At the recent Moodle conference in Duisburg, Germany, there was once again much talk about additional features and functionalities. E-portfolios and social networking were mentioned among many other things, but is this sensible? There are already excellent specialist applications out there to grab and use.
It looks like Moodle is developing into a swiss army knife that does everything, but does it badly, and that’s not really useful to the cause. Many tools in Moodle require an urgent usability upgrade to be at all attractive to tutors and learners. Among them the very basic wiki and the highly confusing test and workshop modules. In their present state they seem to appeal only to the most determined of users.
Despite the representative from the education ministery in his opening address saying that the dream of a unified platform will not happen, ordinary users still want everything packaged into one platform.
We do not want another VLE monolith, especially as all signs currently point the opposite direction, where web savvyness is not defined by how well you can use a single application, but how transferable your skills are within a multi-application environment.
A top-level meeting of the E-Learning Standards Lobby was recently held at the Institute of Education, London. UNESCO Assistant Director-General Abdul Waheed Khan gave the opening address, followed by an experts’ panel (pictured above) stageing Microsoft, ARIADNE, IMS, and JTC1 SC36. Keynotes also included Mark Cummings from the DfES, Diana Laurillard and Robert Wisher, Director of ADL/SCORM.
Here are my humble impressions:
The meeting had the worse conference website ever. It’s plastered with logos and wears the user out pretty quickly. It would be advisable for the standard gurus to read Jacob Nielsen’s guidelines on good web design.
ADL have hitherto carried the cost of developing and maintaining the SCORM reference model, but now the US DoD (Department of Defense) wants to pass on the model and the costs to other hands.
Yet another governing body was proposed to govern the lobbys: It’s called LETSI which stands for “Learning, Education & Training Systems Interoperability” although very little about it came to be known at the meeting. We shall wait with interest what emerges here, but I suspect very strongly this is not going to make things easier for the user communities, but instead creates the mother of all umbrella organisations – whoever said e-learning standards are a growth industry, they were absolutely right!
In an earlier posting I have related how I gradually invested more and more trust in Web 2.0 data services outside my own PC, for file and photo storage or even personal information. Now it strikes me that this may pose a challenge to institutional services.
It would be interesting to investigate whether it is the same people who challenge the university’s data security, crying out loud for the data protection act, who are happy to upload their own and friends details in networking sites the likes of tagged.com or myspace, and sign up to the most bizzare indemnity clauses (without reading them). Is it easier to trust a stranger than your education provider? That would be worrying.
Abstract: Elgg as an institutional platform to support e-portfolios
The presentation will be streamed live on 29 March 2007 at around 10:40 at: http://www.mk.uni-due.de/streaming/moodle07.smil (requires Real player).
The introduction of IT into education has led to greater learner centeredness and an increased focus on collaborative learning activities. To accommodate this, a revolutionary cultural change is needed in institutions which breaks with the old industrial model of moulding all learners into the same shape, and replaces it with scalable personalised learning. E-portfolios are a vital tool to drive and support this cultural change and to hand responsibility for learning to the learners.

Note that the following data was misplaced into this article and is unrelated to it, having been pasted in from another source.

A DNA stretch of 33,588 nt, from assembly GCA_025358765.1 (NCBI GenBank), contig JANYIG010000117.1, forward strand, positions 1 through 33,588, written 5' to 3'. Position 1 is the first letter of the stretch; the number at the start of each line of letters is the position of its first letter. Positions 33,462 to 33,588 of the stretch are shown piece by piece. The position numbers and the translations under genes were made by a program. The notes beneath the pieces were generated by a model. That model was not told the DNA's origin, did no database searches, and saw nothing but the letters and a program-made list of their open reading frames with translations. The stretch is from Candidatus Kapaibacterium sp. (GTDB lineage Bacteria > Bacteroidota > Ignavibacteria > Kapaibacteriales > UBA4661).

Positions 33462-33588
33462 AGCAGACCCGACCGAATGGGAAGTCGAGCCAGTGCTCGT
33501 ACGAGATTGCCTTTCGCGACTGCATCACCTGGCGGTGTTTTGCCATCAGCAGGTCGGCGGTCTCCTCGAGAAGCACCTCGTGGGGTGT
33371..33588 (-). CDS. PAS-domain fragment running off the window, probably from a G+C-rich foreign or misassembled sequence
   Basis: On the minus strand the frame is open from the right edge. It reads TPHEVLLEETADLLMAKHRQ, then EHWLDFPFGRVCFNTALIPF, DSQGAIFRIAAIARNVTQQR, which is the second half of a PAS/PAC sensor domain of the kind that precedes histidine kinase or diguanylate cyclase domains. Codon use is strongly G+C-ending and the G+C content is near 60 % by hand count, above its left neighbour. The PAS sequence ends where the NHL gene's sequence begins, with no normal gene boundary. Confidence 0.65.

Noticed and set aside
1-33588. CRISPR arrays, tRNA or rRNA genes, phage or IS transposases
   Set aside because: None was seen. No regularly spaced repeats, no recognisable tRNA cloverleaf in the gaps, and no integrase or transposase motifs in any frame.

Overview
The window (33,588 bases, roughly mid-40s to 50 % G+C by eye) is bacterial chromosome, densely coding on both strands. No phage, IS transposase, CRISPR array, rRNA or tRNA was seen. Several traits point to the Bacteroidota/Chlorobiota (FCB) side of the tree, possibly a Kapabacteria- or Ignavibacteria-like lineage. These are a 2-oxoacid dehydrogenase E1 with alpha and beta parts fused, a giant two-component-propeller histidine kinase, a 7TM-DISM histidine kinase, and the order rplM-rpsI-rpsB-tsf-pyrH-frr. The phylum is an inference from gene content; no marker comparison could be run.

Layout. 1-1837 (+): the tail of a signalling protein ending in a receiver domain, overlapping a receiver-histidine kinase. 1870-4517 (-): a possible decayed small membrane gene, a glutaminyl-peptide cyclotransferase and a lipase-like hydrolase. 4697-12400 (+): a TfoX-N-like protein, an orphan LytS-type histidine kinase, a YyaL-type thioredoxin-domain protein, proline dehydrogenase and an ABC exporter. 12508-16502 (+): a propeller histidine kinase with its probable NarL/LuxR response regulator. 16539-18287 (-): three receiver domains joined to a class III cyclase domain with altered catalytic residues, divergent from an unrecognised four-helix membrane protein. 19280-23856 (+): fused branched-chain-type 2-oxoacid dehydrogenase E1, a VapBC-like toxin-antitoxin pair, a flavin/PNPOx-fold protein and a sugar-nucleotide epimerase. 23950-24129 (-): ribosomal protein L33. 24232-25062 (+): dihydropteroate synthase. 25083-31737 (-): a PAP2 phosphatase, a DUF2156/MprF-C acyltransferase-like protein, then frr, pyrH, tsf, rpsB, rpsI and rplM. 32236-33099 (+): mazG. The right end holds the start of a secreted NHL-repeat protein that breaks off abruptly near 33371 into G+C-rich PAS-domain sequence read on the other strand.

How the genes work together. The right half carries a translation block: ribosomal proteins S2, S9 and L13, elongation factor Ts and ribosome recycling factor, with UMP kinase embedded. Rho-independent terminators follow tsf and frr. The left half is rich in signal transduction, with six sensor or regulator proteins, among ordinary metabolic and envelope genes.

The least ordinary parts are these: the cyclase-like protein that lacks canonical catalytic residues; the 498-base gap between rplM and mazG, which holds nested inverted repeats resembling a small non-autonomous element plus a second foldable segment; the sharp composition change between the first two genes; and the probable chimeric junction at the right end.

Universities are challenged with providing seamless services and infrastructure that tie together institutionally managed courses with personal learning environments and personal development planning. The paper will present the Klagenfurt approach of building a service-oriented e-learning architecture that combines the two spaces in a complimentary way using the Open Source platforms Moodle and Elgg.
Our aim is to establish a bridge from institutional ownership within the VLE (Moodle) to personal e-portfolio services that the individual learners control during and beyond their course of study.
To approach this goal of a complimentary architecture, we developed a service model that uses Moodle as the platform where course delivery is administered and supported, i.e. where institutional learning takes place, and Elgg as our e-portfolio tool of choice for learners to individually manage their competences and learning achievements as collections of artefacts and narratives (learner stories), but also adding social currency to it through communities of practice and personal networks.
Our use of Elgg in an educational context lies in supporting and scaffolding the management of learning by the learners themselves. Elgg enables users not only to evidence learning through creating learning-related narratives or collections of artefacts, it also ties in usefully with other social networking tools and is able to support career development and self presentation based on the Europass CV and the Eurolang portfolio. Elgg enables secure file storage and sophisticated management of access rights to assets, while at the same time being open to social connections and the formation of communities of practice.
Elgg integrates with Moodle through a block developed in New Zealand and provides further open integration with other Web 2.0 platforms using OpenID. This makes Elgg the ideal scaffolding tool and pedagogic middleware to build confidence of learners migrating from a secure and protected online environment to the full opportunities of cyber citizenship.